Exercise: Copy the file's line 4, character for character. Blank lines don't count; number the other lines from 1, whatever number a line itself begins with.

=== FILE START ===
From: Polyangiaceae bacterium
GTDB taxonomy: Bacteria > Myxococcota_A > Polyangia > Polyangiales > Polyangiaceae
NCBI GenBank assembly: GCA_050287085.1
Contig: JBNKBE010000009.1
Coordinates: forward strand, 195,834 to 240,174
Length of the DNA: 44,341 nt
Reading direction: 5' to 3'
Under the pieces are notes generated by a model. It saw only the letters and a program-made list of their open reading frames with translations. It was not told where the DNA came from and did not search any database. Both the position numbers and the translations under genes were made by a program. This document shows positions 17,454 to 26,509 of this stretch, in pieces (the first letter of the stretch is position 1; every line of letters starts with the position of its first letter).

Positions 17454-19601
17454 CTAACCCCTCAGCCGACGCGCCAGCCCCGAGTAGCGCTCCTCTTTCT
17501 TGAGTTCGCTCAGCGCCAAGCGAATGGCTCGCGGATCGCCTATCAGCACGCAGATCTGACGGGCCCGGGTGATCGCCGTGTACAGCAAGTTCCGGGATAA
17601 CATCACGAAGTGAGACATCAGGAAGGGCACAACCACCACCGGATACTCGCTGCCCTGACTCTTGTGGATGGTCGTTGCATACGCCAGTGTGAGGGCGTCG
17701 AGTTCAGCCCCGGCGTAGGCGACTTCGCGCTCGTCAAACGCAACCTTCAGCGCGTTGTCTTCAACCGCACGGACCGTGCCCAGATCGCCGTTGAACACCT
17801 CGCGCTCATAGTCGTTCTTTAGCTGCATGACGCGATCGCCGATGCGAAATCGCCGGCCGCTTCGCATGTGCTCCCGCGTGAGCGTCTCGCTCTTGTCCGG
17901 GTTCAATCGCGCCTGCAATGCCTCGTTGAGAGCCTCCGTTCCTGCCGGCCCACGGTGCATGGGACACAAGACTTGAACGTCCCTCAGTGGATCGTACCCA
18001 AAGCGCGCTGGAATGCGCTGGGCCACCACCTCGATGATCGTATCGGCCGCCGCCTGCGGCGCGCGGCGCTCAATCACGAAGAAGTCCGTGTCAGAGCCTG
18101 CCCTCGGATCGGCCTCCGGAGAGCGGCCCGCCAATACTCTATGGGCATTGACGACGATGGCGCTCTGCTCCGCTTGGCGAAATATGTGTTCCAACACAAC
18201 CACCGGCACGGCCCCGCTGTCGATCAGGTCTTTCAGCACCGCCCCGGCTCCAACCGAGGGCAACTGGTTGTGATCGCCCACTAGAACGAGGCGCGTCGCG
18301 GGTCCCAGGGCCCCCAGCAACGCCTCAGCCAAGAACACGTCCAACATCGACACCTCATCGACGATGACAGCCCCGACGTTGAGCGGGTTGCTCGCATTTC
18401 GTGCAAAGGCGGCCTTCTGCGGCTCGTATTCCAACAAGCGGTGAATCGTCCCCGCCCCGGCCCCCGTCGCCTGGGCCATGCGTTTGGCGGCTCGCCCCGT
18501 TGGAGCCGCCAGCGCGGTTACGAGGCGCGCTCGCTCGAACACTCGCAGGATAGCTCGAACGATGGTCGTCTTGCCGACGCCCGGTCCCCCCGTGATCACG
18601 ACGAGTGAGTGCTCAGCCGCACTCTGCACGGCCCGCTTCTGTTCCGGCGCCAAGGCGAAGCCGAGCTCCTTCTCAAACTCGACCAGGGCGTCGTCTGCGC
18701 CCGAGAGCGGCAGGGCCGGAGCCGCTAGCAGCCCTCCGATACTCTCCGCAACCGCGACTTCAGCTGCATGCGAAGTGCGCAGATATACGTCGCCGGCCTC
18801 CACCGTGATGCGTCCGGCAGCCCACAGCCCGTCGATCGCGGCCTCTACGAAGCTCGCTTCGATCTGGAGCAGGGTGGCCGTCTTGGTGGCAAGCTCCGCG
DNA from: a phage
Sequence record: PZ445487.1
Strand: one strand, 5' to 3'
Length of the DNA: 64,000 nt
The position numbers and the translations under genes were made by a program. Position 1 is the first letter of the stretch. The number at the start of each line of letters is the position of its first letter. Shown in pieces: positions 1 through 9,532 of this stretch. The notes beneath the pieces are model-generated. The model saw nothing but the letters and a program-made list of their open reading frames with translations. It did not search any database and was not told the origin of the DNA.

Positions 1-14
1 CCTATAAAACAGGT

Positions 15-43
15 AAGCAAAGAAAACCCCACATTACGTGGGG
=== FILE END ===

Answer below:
Contig: JBNKBE010000009.1